Appigo Notebook: What Notes Should Have Been on the iPhone

notebookAs a writer, I find having a notebook on hand very useful. Long ago, that used to mean carrying around a bulky paper volume and a pen, which was somewhat awkward and not the most space conservative solution. I moved on to a Palm Pilot, which was marginally better, but that usually still meant dragging out the old IR wireless keyboard, too. Despite its amazing folding abilities, that keyboard still took up more space than the paper notebook.

Finally, after so many years of fumbling with any number of clumsy devices, both high and low tech, the iPhone came around and brought with it the prospect of ditching those cumbersome things once and for all. The built-in iPhone Notes app offered basic utility, but the iPhone 2.0 firmware brought with it the promise of better, more robust third party apps. Notebook ($4.99, App Store), from developer Appigo, is one such app.

photo1Appigo Notebook allows you to go well beyond the options available in Notes. Your notes are organized under Notebooks, hence the title, which you can create, edit, and delete. Above your list of notebooks are two permanent master categories, All and Unfiled. All give you access to any note, regardless of category, and Unfiled contains notes not attached to any specific notebook.

You can also change note formatting, including font type and size, which is good, because I absolutely hated the default Trebuchet option. Rotation is supported, as is landscape typing, which is a big plus in a note app, since the extra screen real estate it affords works well with my meaty thumbs.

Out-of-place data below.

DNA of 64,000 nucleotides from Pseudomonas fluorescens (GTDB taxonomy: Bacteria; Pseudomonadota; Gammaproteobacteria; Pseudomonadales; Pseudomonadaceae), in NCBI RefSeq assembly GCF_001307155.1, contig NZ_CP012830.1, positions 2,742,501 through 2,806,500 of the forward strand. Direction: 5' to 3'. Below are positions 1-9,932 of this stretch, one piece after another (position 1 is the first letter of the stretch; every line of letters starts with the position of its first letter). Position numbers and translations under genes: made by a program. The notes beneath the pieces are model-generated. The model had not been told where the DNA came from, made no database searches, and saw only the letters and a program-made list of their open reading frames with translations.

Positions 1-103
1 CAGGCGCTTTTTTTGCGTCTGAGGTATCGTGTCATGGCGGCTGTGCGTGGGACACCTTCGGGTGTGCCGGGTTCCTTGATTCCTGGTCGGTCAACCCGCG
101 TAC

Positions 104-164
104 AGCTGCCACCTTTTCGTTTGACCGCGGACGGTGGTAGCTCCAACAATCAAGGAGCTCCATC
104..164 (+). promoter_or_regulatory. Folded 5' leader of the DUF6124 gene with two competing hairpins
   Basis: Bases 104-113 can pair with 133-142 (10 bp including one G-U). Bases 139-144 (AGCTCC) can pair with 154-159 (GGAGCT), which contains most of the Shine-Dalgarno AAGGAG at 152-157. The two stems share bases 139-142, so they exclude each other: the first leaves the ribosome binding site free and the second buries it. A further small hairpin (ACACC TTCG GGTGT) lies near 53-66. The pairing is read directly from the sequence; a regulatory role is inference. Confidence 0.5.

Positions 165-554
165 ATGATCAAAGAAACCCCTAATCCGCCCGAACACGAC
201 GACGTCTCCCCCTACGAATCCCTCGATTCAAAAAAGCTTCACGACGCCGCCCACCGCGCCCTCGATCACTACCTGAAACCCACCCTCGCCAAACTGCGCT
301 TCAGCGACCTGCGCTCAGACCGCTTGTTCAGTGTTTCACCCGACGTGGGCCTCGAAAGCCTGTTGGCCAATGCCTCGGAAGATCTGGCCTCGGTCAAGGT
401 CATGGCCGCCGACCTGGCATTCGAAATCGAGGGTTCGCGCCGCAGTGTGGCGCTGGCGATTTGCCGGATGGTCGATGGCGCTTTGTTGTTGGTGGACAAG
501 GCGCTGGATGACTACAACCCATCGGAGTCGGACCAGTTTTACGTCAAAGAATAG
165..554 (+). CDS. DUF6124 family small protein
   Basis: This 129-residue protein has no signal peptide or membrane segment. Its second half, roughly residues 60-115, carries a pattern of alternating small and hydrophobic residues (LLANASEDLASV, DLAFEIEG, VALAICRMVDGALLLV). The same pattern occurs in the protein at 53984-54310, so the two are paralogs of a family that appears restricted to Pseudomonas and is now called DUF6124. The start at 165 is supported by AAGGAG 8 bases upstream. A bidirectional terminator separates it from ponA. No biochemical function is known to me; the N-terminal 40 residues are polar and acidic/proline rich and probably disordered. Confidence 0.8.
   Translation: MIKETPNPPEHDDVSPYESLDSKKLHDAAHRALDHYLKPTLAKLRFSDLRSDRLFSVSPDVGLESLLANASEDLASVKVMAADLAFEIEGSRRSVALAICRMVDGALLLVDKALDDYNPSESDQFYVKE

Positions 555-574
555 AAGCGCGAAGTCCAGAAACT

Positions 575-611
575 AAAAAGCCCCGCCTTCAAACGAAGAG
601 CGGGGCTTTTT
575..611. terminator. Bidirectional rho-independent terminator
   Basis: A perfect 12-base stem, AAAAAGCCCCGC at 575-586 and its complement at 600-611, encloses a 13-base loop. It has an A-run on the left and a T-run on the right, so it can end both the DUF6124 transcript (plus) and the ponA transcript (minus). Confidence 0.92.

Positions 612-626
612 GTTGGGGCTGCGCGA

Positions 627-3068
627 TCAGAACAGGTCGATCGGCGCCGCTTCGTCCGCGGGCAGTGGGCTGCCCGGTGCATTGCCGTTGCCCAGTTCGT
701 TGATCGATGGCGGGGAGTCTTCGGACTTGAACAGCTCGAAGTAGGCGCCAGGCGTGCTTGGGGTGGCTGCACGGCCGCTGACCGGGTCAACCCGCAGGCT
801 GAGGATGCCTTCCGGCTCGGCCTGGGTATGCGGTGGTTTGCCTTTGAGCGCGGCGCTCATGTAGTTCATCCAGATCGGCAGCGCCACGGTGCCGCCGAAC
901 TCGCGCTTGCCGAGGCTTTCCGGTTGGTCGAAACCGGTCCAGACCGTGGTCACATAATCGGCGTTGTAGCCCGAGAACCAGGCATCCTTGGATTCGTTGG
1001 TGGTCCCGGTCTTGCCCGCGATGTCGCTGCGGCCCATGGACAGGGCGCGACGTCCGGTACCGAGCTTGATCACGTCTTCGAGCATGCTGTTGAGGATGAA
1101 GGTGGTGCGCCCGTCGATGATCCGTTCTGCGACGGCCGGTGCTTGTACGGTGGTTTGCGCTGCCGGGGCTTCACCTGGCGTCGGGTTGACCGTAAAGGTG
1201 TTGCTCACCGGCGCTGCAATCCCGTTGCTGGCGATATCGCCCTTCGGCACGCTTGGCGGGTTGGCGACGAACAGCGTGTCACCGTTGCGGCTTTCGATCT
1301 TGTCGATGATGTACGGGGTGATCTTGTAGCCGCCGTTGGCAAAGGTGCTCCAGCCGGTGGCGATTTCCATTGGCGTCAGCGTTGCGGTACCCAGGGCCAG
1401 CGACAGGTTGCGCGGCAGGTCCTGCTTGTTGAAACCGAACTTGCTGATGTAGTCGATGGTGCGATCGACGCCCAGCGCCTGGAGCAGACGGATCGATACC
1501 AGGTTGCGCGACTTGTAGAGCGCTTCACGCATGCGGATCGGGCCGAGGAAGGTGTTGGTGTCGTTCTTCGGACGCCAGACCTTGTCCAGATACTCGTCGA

photo-1Autotext entries come in handy, allowing you to insert things like the date, time, or bullets. Any note can also be marked as private, which, depending on which settings you select, could make it invisible, password protected, or masked. I don’t know what nefarious purposes you mights use this for, being far too virtuous to need this kind of thing.

I can already hear you all asking, “Yes, but does it sync?”. In fact, it does, and with, no less. A account is free, and I prefer it to desktop syncing, for the same reason I prefer Remember the Milk to Things: your synced information is available anywhere. It also supports searching the fulltext content of your notes for keywords, which is also useful once you start accumulating a ton of information. And if you have Appigo’s other iPhone app, Todo, you can create a new task from a note’s contents using the share button.

Really, Appigo Notebook is as fully featured a note-taking app as I could ask for on the iPhone/iPod touch, short of supporting text-to-speech dictation, which isn’t something I’d probably use that much anwyay. I can finally put the pad and pen to rest, hopefully for good this time.